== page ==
A New Media Year

Columnist Eric Hellweg looks at the biggest stories of 2005 surrounding the convergence of media and technology.

Only eight more days are left to the halfway point of “the aughts” decade. And what a year it’s been in the converging worlds of technology, media, business, and entertainment. There was a new videogame console from Microsoft, new iPods from Apple, great gains in online video, and the blogosphere finally came of age.

In 2005, big media decided to play along with the Internet, offering video clips online free of charge and putting entire television show episodes up for sale on Apple’s iTunes store. Meanwhile, ever-expanding Google launched a map service, a satellite imagery service, an all-encompassing database program, and other software engineering feats.

Another hot name: Apple. The crew from Cupertino continues to impress with its music players. In case you’ve been living in a self-imposed retreat, the video iPod and the nano both premiered this year, adding more revenue to the company’s coffers.

So, without further ado, let’s recap some of the biggest stories of 2005 from the nexus of technology, media, and business.

Wikipedia’s awkward adolescence. Last week, I wrote about the clumsy coming of age of Wikipedia (see “The Wikipedia War”), the online user-generated encyclopedia project, and how some of its founding tenets, notably, anonymity and openness to all, are bumping up against its popularity. Since I wrote the article, an independent study by the journal Nature found that Wikipedia was about as accurate as the Encyclopedia Britannica. Nonetheless, Wikipedia founder Jimmy Wales has also recently come out in favor of some measures that would make the site more accountable. He’d better. Larry Sanger (who was also interviewed for my earlier story), has teamed up with the deep-pocketed, deep-thinking Joe Firmage to launch a new online encyclopedia project, called Digital Universe. For four years, it’s been Jimmy Wales against Encyclopedia Britannica. Now, Wales finds himself with some online competition as well.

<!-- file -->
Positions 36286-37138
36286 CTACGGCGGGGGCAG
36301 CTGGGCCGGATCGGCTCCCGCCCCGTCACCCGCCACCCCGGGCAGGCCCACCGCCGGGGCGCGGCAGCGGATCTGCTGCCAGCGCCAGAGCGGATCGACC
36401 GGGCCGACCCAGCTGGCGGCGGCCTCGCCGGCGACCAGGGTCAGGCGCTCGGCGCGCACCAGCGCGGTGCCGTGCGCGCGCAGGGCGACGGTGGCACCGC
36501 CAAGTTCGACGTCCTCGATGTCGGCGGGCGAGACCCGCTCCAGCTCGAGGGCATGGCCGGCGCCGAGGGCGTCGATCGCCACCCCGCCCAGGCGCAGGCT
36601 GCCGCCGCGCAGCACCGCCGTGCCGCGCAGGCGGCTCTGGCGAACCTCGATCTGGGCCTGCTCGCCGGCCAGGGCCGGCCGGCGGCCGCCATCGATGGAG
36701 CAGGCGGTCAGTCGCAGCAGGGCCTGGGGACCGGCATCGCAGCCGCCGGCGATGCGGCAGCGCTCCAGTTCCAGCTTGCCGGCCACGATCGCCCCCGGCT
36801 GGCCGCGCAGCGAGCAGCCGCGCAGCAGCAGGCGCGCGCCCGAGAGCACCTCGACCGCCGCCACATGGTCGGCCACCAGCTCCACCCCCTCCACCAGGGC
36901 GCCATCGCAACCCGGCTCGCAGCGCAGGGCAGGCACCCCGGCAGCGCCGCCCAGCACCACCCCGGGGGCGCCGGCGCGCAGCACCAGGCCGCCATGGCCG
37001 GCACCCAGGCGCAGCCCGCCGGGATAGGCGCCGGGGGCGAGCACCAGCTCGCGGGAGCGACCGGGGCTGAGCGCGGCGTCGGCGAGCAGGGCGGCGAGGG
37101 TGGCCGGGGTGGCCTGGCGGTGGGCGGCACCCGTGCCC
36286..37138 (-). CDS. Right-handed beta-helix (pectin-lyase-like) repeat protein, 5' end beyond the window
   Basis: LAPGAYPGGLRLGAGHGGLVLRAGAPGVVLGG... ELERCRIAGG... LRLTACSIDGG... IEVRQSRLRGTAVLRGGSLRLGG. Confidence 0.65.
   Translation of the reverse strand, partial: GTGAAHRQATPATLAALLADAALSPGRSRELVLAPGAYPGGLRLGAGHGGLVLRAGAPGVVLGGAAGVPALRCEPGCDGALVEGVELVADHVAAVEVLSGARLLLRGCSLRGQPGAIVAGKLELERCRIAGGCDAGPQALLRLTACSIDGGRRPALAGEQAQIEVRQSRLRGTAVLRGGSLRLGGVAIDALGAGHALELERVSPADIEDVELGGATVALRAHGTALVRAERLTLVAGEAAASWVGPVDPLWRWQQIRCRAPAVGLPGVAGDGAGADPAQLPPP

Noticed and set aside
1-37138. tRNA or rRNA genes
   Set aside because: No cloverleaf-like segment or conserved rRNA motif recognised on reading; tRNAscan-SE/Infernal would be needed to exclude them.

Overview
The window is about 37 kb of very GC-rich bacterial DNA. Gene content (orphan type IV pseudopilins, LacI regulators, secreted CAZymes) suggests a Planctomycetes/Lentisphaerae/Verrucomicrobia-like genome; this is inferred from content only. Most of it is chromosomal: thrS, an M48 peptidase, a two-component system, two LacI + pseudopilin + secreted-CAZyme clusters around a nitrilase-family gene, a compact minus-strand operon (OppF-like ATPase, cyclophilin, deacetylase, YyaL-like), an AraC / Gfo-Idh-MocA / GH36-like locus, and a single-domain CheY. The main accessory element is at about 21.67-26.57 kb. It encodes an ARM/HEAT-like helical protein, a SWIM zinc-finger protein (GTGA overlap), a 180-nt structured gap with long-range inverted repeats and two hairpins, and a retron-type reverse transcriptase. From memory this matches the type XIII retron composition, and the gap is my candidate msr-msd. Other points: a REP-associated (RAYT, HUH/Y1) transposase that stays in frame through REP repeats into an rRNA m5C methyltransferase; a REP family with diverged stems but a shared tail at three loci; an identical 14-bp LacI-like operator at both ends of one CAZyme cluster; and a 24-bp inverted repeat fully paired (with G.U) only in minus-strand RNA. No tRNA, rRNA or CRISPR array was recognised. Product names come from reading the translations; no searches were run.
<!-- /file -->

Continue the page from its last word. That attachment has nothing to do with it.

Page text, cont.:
Online video booms. This fall, I wrote about the major networks pushing more of their television-based video onto the Internet and also making that video free for users (“TV To Go”, “Must Surf TV,” and “Small-Screen Sea Change”). It’s hardly a magnanimous gesture, though: ads sold around video clips are the most lucrative online advertising. The news snippets are perfect for online carriage, with each rarely lasting more than a couple minutes. And moving the content online can also bring unexpected benefits. YouTube.com, a video-repository site for anyone who wants to upload video content, struck pay dirt when it hosted the video clip “Lazy Sunday,” a rap-skit from last week’s Saturday Night Live episode. The clip became the most popular in YouTube’s history.

Blogosphere’s rise to prominence. When Hurricane Katrina struck in August, it was the biggest natural disaster ever to hit the United States. The political fallout – with allegations of cronyism and incompetence – was the backdrop for the blogosphere’s coming out. It was a defining moment. The potent combination of TV newscasters actually being on the ground coupled with the blogosphere’s near-instantaneous fact-checking capabilities created a groundswell of anger over the government’s slow reaction to suffering in the Gulf Region. Bloggers dug up former FEMA Director Michael Brown’s dubious employment history and the federal government’s decision to delay levee reconstruction, which gave grist for on-the-scene television reports. Katrina coverage is regarded as the moment the national press core finally got its edge back – but much of the sharpening came from blogs (see “Katrina: A Defining Moment for Blogs”).

Mobile music tops the charts. Cellphoners jumped all over ringtones in 2005, and the cultural impact was enormous. When the handlers behind Coldplay were deciding how to break the band’s first single off their most recent album, they chose a decidedly unorthodox route for exposure: a ringtone (see “Coldplay Calling”). A short snippet of “Speed of Sound” was offered to Cingular Wireless subscribers before the general release of the album. It was a wise move. “We’ve been floored,” says Mark Nagel, director for entertainment and downloadable services for Cingular. What’s more, the “Crazy Frog” song, which was created as a ringtone, debuted at number one on the U.K. pop charts. Madonna also released the first single off her new album as a ringtone – making some observers wonder if cell phones will be the next staging ground for new musical acts.

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